Almost daily, Rockville Center resident Gerry DeBono and dozens of senior citizens can be found swinging racquets and socializing at pickleball games held at Hempstead Lake State Park.
“We play every day as long as the weather doesn’t prevent us from playing,” he said. “It must either be raining actively, or too cold, too windy, or there must be snow on the ground. We only missed four days this winter.
DeBono said he started playing last March and fell in love with pickleball, a racquet/paddle sport that combines elements of tennis, badminton and table tennis. Once he started playing more frequently, DeBono said, he got to know a few different groups of seniors who compete at the park. He then began organizing a group of 80 seniors to play daily matches there from 8 a.m. to noon on some of the facility’s six courts, dividing them into specific days and time slots. He said he was nervous, however, when he learned that Sportime Lynbrook would take over operations of the pickleball and tennis courts from the State Parks Department.
“It’s hard enough to have enough courts and enough court time without someone coming in here and saying we’re going to completely change the way you’ve worked out the arrangements,” DeBono said. “They didn’t even speak to us or give us an opinion.”
But Jeff Crown, Sportime’s chief executive, said his intention was not to negatively impact those using the courts and that he was aiming to improve them. He said the Parks Department no longer wanted to run them, and his company responded to a request for proposals and was selected to take over operations. While many details are not finalized, Crown added, the company was aiming to take over from April 15.
“We’re excited about the opportunity to improve it,” Crown said. “The Parks Department encouraged us to make it a place where people could meet after playing. We are going to redo the toilets and we plan to put a canopy and a table and chairs outside.
DeBono said he and his group had several concerns, including the cost of reserving courts, court availability and whether current Sportime members could get preferential treatment when booking. Crown said there would likely be a slight increase (the current fee to reserve a pickleball court at the park is $6 and it’s free in colder months, but Crown’s early estimates would see it rise to $10), booking will likely be available online via phones and computers, as well as in-person tours, and Sportime customers will not receive any special treatment. Although those taking lessons at Sportime can also train at Hempstead Lake State Park, Crown said, the plan is to organize it so that there are always open courts available for children. external reservations.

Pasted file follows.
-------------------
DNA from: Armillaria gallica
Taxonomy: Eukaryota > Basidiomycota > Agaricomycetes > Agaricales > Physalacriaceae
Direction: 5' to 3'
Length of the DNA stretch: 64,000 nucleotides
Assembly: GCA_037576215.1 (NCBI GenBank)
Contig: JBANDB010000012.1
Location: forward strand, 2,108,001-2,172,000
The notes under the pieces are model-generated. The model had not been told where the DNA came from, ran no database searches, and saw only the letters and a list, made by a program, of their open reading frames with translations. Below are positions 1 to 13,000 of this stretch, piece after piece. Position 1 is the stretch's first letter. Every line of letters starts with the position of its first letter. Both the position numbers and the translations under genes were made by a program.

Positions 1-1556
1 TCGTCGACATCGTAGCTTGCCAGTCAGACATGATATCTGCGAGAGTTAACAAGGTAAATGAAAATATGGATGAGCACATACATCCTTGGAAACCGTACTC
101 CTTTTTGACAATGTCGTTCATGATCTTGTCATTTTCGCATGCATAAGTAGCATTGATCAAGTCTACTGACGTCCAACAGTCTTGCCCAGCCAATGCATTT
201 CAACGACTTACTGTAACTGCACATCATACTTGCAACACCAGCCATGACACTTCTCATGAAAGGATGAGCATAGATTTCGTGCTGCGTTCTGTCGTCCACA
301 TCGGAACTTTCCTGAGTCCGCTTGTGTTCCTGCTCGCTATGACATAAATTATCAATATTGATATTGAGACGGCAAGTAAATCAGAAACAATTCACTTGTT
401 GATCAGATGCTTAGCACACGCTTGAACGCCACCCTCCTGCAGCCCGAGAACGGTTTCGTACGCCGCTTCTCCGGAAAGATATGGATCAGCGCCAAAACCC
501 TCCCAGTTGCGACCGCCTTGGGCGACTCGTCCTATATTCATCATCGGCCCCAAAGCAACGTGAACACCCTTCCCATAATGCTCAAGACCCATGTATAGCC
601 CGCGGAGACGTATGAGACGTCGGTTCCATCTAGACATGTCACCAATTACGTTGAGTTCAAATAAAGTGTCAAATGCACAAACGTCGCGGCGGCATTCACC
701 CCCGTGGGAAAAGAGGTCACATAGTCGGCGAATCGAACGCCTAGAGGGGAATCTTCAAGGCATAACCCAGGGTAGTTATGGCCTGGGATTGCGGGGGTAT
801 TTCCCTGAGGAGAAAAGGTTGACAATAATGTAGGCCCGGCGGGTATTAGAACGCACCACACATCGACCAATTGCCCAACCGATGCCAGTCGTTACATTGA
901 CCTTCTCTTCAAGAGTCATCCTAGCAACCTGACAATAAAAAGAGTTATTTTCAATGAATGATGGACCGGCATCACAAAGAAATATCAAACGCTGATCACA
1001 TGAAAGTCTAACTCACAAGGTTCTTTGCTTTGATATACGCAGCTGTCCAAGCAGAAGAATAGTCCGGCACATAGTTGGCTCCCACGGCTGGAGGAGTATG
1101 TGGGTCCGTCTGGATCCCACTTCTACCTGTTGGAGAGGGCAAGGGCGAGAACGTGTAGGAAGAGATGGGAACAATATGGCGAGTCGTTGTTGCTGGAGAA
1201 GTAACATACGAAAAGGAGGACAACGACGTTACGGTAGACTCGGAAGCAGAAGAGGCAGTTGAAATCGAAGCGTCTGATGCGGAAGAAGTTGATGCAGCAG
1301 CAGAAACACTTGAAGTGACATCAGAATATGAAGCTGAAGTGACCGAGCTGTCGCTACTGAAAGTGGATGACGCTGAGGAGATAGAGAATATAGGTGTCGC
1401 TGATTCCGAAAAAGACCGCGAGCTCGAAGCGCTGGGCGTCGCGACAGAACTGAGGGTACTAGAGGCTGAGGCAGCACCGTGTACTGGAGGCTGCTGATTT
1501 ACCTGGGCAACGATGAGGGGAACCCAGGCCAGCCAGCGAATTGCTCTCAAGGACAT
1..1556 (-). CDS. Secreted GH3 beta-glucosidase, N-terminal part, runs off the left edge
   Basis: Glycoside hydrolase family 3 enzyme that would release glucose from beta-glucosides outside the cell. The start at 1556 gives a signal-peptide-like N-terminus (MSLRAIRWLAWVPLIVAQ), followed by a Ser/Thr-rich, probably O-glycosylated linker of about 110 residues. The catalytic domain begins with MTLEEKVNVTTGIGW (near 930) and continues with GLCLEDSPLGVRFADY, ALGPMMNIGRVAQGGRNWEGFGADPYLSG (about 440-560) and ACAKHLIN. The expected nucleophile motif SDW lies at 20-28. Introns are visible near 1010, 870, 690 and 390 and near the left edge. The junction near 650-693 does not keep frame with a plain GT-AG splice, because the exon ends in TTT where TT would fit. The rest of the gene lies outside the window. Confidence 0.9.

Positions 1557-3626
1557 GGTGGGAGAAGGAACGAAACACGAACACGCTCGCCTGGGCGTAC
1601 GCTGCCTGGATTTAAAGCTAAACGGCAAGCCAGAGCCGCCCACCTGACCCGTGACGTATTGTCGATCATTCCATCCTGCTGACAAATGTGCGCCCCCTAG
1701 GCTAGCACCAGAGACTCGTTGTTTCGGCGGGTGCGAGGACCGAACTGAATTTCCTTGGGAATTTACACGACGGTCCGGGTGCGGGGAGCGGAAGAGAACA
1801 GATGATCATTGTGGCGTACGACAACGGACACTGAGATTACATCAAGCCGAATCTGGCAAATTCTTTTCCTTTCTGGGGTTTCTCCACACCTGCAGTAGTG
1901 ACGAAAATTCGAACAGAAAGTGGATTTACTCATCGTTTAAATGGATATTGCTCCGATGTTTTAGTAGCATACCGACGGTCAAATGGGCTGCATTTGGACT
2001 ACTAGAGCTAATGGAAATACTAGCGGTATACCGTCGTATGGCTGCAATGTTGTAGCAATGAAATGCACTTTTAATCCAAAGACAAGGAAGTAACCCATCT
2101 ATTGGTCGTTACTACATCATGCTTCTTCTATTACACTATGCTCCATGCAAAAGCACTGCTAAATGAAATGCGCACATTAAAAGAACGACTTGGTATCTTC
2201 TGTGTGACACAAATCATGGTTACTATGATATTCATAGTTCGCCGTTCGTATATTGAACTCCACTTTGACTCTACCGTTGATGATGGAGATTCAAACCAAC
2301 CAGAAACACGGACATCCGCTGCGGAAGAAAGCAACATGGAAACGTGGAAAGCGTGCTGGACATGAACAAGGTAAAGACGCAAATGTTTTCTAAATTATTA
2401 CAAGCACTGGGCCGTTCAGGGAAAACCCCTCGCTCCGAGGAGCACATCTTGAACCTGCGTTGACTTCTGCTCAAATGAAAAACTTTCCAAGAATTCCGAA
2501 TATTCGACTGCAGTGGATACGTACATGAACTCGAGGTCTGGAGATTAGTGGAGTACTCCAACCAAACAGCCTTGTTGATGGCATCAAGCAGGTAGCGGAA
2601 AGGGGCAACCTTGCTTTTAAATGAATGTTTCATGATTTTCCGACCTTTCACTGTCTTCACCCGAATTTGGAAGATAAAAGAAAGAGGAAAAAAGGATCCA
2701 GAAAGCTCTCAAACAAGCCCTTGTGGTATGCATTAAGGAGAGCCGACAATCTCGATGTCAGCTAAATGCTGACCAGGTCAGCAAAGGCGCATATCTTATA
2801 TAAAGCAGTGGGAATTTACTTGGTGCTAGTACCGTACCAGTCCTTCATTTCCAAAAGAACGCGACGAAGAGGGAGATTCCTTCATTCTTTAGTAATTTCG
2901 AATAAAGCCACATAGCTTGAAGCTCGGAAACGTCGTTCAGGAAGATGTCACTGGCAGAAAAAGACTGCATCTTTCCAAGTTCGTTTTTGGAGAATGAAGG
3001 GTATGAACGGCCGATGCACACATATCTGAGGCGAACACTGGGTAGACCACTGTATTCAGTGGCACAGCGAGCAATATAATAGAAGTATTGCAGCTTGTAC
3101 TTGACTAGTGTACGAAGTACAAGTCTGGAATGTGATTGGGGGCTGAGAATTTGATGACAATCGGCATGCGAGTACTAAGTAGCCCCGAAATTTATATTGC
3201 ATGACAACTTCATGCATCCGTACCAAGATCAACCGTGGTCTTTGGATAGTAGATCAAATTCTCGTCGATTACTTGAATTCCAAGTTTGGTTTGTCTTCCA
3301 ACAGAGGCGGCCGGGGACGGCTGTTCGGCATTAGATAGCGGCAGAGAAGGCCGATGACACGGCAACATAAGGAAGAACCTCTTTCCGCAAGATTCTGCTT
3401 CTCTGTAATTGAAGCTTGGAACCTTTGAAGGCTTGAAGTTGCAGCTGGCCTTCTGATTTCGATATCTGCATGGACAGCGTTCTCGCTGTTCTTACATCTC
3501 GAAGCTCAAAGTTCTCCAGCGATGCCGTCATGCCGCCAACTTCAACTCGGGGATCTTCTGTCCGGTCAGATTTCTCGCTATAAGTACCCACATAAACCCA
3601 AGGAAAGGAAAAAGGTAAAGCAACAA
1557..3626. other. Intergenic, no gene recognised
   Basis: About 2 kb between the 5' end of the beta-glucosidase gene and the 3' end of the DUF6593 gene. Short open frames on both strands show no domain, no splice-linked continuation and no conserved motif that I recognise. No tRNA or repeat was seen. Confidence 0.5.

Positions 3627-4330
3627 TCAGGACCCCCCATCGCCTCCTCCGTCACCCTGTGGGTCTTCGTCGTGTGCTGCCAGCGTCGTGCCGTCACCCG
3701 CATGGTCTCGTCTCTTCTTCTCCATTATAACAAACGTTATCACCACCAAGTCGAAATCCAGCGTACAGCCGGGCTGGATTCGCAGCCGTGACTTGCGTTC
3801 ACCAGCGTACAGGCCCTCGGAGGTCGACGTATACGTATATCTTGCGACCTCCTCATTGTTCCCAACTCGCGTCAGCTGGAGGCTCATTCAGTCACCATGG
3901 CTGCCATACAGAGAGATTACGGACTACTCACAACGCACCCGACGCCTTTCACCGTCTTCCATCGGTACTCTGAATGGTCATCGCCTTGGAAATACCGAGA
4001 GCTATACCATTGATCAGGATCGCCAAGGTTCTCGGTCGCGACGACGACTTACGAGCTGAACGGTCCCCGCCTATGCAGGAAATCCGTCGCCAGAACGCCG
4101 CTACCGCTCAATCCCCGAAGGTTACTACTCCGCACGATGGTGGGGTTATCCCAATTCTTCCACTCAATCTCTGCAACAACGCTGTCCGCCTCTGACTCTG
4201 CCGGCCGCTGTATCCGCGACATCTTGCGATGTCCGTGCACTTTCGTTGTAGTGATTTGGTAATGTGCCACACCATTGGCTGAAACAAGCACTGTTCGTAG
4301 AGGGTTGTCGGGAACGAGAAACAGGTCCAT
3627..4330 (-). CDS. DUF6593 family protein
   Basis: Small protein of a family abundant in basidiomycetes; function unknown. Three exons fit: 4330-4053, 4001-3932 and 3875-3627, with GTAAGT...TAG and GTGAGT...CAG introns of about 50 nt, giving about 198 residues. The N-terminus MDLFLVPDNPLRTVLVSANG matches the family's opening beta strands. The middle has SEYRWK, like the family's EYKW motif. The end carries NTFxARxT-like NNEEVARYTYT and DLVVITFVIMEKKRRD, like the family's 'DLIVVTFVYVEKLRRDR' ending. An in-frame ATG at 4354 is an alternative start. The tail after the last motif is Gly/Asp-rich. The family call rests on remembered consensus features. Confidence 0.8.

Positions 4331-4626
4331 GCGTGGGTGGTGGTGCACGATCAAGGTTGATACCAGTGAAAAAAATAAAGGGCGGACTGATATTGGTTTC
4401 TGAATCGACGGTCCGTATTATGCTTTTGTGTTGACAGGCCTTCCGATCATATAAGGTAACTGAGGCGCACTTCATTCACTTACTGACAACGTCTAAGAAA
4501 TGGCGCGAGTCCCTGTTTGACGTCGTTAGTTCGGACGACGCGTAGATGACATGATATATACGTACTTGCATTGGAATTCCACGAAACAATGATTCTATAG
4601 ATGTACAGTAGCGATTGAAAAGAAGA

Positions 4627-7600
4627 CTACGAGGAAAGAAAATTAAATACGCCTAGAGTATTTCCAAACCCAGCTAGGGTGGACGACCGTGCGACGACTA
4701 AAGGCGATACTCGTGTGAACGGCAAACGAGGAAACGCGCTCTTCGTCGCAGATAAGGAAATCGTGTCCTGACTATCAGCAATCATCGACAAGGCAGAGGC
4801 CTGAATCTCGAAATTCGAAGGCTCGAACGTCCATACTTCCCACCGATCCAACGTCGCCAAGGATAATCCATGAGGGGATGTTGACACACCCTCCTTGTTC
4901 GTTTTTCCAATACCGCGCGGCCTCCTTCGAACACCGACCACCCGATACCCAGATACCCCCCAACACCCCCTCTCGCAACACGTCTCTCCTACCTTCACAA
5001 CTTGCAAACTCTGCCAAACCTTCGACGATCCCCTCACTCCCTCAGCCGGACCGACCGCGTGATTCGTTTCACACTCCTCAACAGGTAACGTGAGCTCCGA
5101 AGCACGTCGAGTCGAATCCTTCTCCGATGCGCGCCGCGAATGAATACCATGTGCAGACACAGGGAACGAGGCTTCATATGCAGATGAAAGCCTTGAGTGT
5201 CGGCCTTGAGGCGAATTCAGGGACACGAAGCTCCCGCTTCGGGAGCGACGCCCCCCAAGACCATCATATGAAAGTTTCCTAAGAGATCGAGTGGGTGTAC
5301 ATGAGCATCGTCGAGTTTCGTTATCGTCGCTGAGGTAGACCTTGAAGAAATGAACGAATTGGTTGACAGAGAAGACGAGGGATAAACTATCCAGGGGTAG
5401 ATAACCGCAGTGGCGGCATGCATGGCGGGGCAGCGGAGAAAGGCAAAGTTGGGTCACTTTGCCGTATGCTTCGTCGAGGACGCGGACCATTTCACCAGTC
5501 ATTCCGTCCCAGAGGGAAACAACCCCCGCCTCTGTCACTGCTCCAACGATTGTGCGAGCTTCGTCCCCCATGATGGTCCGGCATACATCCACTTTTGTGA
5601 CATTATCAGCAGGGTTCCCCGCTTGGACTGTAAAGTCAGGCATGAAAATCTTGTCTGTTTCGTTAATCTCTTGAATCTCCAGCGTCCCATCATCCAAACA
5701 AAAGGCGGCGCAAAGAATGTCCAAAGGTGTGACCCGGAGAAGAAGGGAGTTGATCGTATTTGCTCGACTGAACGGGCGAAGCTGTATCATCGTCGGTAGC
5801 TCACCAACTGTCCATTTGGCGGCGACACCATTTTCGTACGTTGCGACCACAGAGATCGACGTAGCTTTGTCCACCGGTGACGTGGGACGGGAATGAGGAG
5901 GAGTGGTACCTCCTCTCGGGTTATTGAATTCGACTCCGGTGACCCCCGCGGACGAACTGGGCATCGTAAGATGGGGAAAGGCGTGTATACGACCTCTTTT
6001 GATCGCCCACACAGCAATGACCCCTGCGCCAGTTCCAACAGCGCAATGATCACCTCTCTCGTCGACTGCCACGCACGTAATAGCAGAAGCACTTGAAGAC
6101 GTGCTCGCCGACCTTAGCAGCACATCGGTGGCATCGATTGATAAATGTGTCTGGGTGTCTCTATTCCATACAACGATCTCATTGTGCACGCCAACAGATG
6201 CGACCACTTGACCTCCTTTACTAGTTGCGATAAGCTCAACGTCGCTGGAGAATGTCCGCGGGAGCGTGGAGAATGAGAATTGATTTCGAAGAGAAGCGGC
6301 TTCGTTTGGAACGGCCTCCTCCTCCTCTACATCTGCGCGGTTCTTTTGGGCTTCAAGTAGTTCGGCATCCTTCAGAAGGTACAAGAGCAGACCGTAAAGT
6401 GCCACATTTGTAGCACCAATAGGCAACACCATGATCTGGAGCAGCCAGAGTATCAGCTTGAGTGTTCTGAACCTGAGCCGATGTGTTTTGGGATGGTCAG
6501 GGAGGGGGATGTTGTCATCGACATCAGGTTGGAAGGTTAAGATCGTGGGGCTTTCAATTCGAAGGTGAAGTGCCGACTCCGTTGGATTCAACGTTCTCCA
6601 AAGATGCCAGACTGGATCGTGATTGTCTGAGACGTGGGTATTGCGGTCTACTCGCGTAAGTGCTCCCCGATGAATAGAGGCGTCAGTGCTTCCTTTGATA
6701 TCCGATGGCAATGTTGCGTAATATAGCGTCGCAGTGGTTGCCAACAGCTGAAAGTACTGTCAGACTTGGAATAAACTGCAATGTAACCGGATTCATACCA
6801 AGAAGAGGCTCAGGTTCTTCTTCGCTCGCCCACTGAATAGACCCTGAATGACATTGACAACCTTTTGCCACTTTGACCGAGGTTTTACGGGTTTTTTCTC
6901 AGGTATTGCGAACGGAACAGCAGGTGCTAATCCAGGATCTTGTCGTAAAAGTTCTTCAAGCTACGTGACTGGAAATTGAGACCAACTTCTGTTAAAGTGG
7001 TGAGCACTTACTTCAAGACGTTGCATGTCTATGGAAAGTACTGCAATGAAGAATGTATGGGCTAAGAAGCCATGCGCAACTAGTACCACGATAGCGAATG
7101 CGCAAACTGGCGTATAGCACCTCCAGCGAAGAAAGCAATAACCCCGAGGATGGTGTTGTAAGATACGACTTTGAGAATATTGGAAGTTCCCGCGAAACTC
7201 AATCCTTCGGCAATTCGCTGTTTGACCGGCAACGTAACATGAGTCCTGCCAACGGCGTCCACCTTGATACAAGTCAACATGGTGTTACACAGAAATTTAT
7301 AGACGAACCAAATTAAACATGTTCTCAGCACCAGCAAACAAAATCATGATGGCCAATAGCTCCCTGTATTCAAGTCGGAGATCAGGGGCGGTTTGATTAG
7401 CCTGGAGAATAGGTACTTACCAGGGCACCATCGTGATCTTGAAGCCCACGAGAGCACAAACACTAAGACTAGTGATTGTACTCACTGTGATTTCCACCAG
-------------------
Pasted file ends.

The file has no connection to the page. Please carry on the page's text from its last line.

DeBono said after first learning the sport last March, he quickly fell in love with it. He started playing with five to ten other people, then met more and more people, and now dozens of them come to play every day. Even snow and rain usually don’t derail the enthusiastic group, he added, noting that they often shovel and scrape the courts.
To help prevent court privatization, DeBono also wrote to several elected officials. State Sen. Todd Kaminsky, a Democrat from Long Beach, wrote a letter to Erik Kulleseid, the commissioner of the state’s Office of Parks, Recreation and Historic Preservation, noting that pickleball courts provide an outlet. recreational site for residents and that the park was a “Nassau County staple.”
“I call on your agency to back down and refuse to turn over management to a for-profit corporation,” he wrote, “as it will impede residents’ use and enjoyment of the park. These facilities belong to the State and, as such, taxpayers have already contributed to their construction and maintenance.
Crown said while not all decisions were finalized, he hoped the park would remain a fun place for everyone.
“The idea is that it’s new for us,” he said. “We will try to play by ear a bit and take care of people in the best way possible.”